86 Chapter 3 GEARING E-GOVERNMENT TO SUPPORT TRANSFORMATION TOWARDS SUSTAINABLE AND RESILIENT SOCIETIES Integrating e-resilience into e-government initiatives is thus paramount. The first step is to assess the specific disaster risks and their potential impact. Different disaster management tools and initiatives are needed for e-resilience of cyclone/typhoon-prone countries versus countries in a seismic zone. Similarly, preparedness efforts, in terms of data, application, back-up and communication methods, would take different forms. But integrating these tools and initiatives could save lives and minimise economic loss, as well as contain damage, with significant impact on sustainable development. 3.3 Emerging uses of artificial intelligence, social media, space technology applications and geospatial information for e-resilience Many innovative disaster and crisis management tools are designed to consolidate structured and unstructured data for quick and effective decision-making. Some of these tools include Artificial 25 Intelligence, social media, space technology applications and geospatial data. These technologies along with enhanced data availability, analytics and functionalities hold much promise for advancing e-resilience initiatives towards the achievement of sustainable development. Artificial Intelligence refers to “a set of computer science techniques that enable systems to perform tasks normally requiring human intelligence, such as visual perception, speech recognition, decision- 26 making and language translation” . It includes, inter alia, the Internet of Things (IoT), fixed and 27, 28 mobile broadband, cloud computing, and big data. IoT collects and exchanges biometric data, behavioural information and unstructured information using network-connected sensors and devices. Big data are large data sets of voice, administrative records, electronic transactions, online activities and data transmissions collected mostly through mobile and broadband cloud computing 29 technologies. AI technology does not necessarily involve pre-defined behavioural algorithms since 30 it can build on past iterations, characterized as machine learning or deep learning. Many examples illustrate the innovative applications of Artificial Intelligence on e-resilience. For instance, kinetic sensors are installed at the bottom of the Indian Ocean and are detecting waves and water flows, and transmitting data via sonic buoys and satellite links to emergency agencies. Drones are being used in effectively assessing damage after disasters, such as the series of earthquakes in Nepal in 2015. In the south of Thailand, a network of cameras is providing real-time monitoring of water flows and using closed-circuit television to aid with warnings of potential flooding. AI-based methods, including the IoT technologies, are being applied successfully on a range of hydrological 31 problems in Australia. Two examples come from Chile and Sri Lanka (Box 3.4.). 56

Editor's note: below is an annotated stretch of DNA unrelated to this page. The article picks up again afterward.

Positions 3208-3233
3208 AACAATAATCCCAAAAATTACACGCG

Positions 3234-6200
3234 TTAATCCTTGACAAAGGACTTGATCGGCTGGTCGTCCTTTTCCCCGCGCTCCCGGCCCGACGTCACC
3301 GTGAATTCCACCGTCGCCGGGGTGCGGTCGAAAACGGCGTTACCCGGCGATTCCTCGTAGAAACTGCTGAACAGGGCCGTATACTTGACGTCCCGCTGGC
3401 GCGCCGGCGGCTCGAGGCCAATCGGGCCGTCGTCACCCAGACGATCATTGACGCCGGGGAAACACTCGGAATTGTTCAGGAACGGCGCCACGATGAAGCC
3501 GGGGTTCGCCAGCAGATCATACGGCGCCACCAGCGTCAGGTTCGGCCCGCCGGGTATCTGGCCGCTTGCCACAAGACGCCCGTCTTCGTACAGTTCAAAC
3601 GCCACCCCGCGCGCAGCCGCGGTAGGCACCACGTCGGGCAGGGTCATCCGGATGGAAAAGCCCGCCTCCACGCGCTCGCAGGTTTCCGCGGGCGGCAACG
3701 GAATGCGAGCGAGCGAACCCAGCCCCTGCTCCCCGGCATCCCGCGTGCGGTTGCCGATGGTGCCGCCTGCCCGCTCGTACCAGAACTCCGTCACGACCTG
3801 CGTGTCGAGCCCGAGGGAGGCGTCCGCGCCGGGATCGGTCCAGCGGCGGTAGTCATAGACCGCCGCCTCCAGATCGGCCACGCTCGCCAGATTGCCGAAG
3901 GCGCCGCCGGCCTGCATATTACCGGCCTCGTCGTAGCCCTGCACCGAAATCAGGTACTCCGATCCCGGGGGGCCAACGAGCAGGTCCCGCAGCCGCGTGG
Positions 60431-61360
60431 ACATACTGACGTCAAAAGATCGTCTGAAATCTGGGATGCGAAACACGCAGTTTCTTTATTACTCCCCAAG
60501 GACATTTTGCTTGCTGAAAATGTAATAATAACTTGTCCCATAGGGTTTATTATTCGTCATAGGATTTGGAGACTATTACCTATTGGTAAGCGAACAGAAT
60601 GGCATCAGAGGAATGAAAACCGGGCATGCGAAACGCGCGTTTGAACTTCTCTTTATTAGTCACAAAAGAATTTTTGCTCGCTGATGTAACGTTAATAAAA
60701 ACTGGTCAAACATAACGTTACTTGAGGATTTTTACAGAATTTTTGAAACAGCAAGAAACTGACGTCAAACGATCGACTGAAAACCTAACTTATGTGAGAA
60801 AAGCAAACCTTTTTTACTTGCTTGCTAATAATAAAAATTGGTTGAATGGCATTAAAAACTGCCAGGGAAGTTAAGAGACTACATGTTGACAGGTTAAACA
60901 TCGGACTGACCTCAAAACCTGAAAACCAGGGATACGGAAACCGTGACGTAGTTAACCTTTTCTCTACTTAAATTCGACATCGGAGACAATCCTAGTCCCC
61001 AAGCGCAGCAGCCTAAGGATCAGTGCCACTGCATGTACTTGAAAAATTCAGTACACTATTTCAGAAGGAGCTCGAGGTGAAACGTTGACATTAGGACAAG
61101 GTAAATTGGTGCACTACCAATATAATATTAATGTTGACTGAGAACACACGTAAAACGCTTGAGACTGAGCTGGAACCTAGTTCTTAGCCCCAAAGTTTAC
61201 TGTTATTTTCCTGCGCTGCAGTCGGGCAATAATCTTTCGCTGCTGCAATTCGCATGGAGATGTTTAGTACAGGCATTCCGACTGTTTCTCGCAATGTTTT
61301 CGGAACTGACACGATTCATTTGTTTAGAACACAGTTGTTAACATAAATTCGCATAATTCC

87 Chapter 3 CHAPTER 3 • E-RESILIENCE THROUGH E-GOVERNMENT: GLOBAL AND REGIONAL PERSPECTIVES Box 3.4. Disaster Preparedness: Sensor Detection for Early Warning: The Cases of Chile and Sri Lanka Chile is one of the most disaster-prone countries as it lies on the “ring of fire” plate. The 8.8 magnitude earthquake that occurred there in 2010 was the sixth strongest in the world since 32 In its aftermath, the government of Chile took progressive steps toward establishing a 1900. 33 . A network of pressure sensors was installed near the main tsunami early warning alert system http://www. Source: fault lines in the Peru-Chile Trench. The sensors detect the number of seismic occurrences and shoa.cl/php/inicio.php the software estimates the magnitude and epicenter. The algorithm analyzes and interprets the data before transmitting it to the warning centers. The early warning messages are broadcasted through mobile phone network. Sri Lanka’s Disaster Management Initiative, Sahana, was created in the aftermath of the 26 December 2004 tsunami that hit several countries in Asia bordering the Indian Ocean. The Sri Lankan ICTs industry created Sahana to help track families and coordinate work among relief organizations. Sahana is a free open-source software, consisting of a series of integrated web- based disaster management applications. It automatically collates, aggregates, and calculates 34 Sahana fills a unique niche in data, and provides situation and needs assessment in real-time. the toolkit of emergency and disaster response agencies by facilitating information sharing and UNDP-APDIP, Source: coordination of efforts across all types of organizations and individuals. 2006 While most practical applications of big data in disaster scenarios are still experimental, useful cases have emerged, such as in connection with the Haitian earthquake of 2010. A recent survey conducted by the Ministry of Internal Affairs and Communications of Japan has concluded that 35 big data is expected to make significant contributions to disaster risk reduction in the country. Mobile network big data has an immense potential in that regard. Mobility data collected in the aftermath of a disaster can help relief operations by locating affected populations and potential 36 disease outbreaks. Social media and its various uses are also critical for e-resilience. Some examples come from Qatar, Austria and Germany (Box 3.5.). Box 3.5. Disaster Preparedness and Response: Artificial Intelligence using Social Media 37 is a free and open source software Qatar’s Artificial Intelligence for Disaster Response (AIDR) that automatically collects and classifies social media feeds including tweets that are posted during humanitarian crises. AIDR maximises the use of machine intelligence and assists in making sense of significant amounts of data, video, images and texts on social media whenever http://aidr. Source: disaster strikes. Once the collection starts and tweets begin to gather, different keywords and qcri.org/ hashtags are created, such as #Medical Needs or #Shelter. The AIDR team works closely with United Nations Office for the Coordination of Humanitarian Affairs (UNOCHA), International Committee of the Red Cross (ICRC) and other organizations in carrying out the deployment of AIDR. In and Germany, researchers conducted studies on multi-stakeholder disaster response Austria coordination and developed a public display application called City-Share. It aims to crowdsource relief activities to unaffiliated volunteers and emergent citizen groups within neighborhoods. As such, it supports self-help and civil society initiatives, and contributes to the alignment of activities between public authorities and other actors including aid organizations. It also assists public authorities in gathering information on loosely structured data, emergent citizen groups Source: Zettl and others, 2017 and their related activities. 57